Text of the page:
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This article was published 6/11/2013 (904 days ago), so information in it may no longer be current.
CHICAGO -- Whatever his reasons, Winnipeg Jets defenceman Dustin Byfuglien is usually a soft-spoken man of very few words.
And there aren't many opportunities to get those words out of him, given his shy disposition towards the public spotlight and the media.
His friends, however, say differently and Wednesday was an exception to the rule, in part because the 28-year-old blue-liner was back in familiar territory, Chicago, where he's had one of the best experiences of his hockey career.
'There's a lot of talking on the ice every shift you're against Buff. He'll try to get in your head and make it look like he's serious. Half the time, I'd say most of the time he's not and he finds a way to keep it light. That's just part of his game, I guess'
Before facing some of his friends and former teammates when the Jets met the Chicago Blackhawks Wednesday night, Byfuglien's guard was clearly down and what came shining through was the personality that those who know him well always mention.
The morning banter started with Chicago captain Jonathan Toews taking a question about facing his former teammate Saturday and again Wednesday night.
"There's a lot of talking on the ice every shift you're against Buff," said Toews, more than happy to spill the beans on some of the in-game drama.
"He'll try to get in your head and make it look like he's serious. Half the time, I'd say most of the time he's not and he finds a way to keep it light. That's just part of his game, I guess."
Toews said there was a great example late in last Saturday's game in Winnipeg.
"There was one scrum in the third period where I think he was trying to punch Hoss (Marian Hossa) in the chest or something and he caught his stick and it hit me in the head with Hossa's stick by accident. We were all kind of laughing about that."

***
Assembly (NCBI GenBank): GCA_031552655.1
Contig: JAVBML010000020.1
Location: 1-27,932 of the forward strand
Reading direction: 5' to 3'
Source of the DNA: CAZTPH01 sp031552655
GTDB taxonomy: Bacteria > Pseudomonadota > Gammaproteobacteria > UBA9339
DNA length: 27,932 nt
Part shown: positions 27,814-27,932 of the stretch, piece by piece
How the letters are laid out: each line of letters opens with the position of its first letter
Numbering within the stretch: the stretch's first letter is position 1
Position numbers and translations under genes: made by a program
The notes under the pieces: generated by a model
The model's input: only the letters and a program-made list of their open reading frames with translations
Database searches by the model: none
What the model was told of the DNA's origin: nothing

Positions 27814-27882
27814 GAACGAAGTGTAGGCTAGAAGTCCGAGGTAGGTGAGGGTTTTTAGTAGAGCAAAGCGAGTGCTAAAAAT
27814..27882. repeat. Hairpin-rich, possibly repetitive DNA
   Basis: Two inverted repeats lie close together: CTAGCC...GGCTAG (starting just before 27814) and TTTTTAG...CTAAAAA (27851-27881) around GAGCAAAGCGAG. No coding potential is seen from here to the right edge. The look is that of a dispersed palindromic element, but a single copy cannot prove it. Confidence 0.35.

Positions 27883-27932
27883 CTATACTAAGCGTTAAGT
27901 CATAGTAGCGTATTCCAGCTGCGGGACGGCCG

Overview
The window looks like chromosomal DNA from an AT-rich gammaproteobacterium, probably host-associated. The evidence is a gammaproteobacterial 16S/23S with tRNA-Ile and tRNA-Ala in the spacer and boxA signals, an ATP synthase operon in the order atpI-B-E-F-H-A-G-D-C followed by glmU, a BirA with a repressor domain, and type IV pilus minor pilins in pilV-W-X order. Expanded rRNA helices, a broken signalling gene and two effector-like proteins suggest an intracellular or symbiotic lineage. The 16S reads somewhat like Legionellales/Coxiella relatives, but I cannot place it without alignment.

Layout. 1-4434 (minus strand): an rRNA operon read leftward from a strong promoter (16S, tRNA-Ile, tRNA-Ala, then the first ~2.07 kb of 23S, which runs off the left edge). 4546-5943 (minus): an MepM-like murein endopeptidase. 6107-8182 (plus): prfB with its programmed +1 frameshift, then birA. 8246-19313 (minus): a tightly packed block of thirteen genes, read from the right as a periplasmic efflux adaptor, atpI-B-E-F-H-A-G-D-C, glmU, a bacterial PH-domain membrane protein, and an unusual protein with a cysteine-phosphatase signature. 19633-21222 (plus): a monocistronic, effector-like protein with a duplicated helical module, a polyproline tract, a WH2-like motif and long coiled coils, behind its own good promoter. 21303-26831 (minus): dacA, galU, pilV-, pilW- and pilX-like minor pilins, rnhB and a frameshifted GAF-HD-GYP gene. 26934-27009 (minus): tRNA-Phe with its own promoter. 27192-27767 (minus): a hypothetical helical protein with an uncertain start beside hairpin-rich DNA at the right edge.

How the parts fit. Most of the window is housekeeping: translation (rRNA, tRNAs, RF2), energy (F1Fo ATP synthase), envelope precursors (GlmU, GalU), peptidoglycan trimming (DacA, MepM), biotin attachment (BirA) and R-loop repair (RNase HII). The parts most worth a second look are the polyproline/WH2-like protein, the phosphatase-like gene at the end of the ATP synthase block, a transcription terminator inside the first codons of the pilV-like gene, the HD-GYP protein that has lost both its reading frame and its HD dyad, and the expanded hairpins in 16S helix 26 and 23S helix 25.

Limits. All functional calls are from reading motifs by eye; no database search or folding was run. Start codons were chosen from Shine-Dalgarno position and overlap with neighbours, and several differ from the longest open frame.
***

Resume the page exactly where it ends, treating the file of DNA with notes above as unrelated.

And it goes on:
And then, with laughter about what comes next, Toews said: "I'll have to get a couple of licks in on him maybe."
While going through his morning routine down the hallway at United Center, Byfuglien was told about Toews' revelations.
A major grin appeared instantly as he confessed.
"Yeah, it's just playing the game," Byfuglien said. "I don't know, it's just chatting. No reason, just talk. It's just kind of how I play. It doesn't matter who you are, just to make you f ing think what's going on."
The vulgarity was just part of the cat-and-mouse back-and-forth he is said to enjoy with his teammates and rivals.
It's just the way he's always been, Byfuglien said.
"It's just me doing it," he said. "No rhyme or reason. I just chat and have fun. I've always been like that. No reason for it or not, I just do it."
It was difficult to tell from afar on Wednesday night that it was continuing against his former team, but clearly the big defenceman was on his toes, trying to initiate plays.
Regardless that some of that backfired with his minus-three rating on the night. He will eventually have something to say about that, too. The next time he lets his guard down.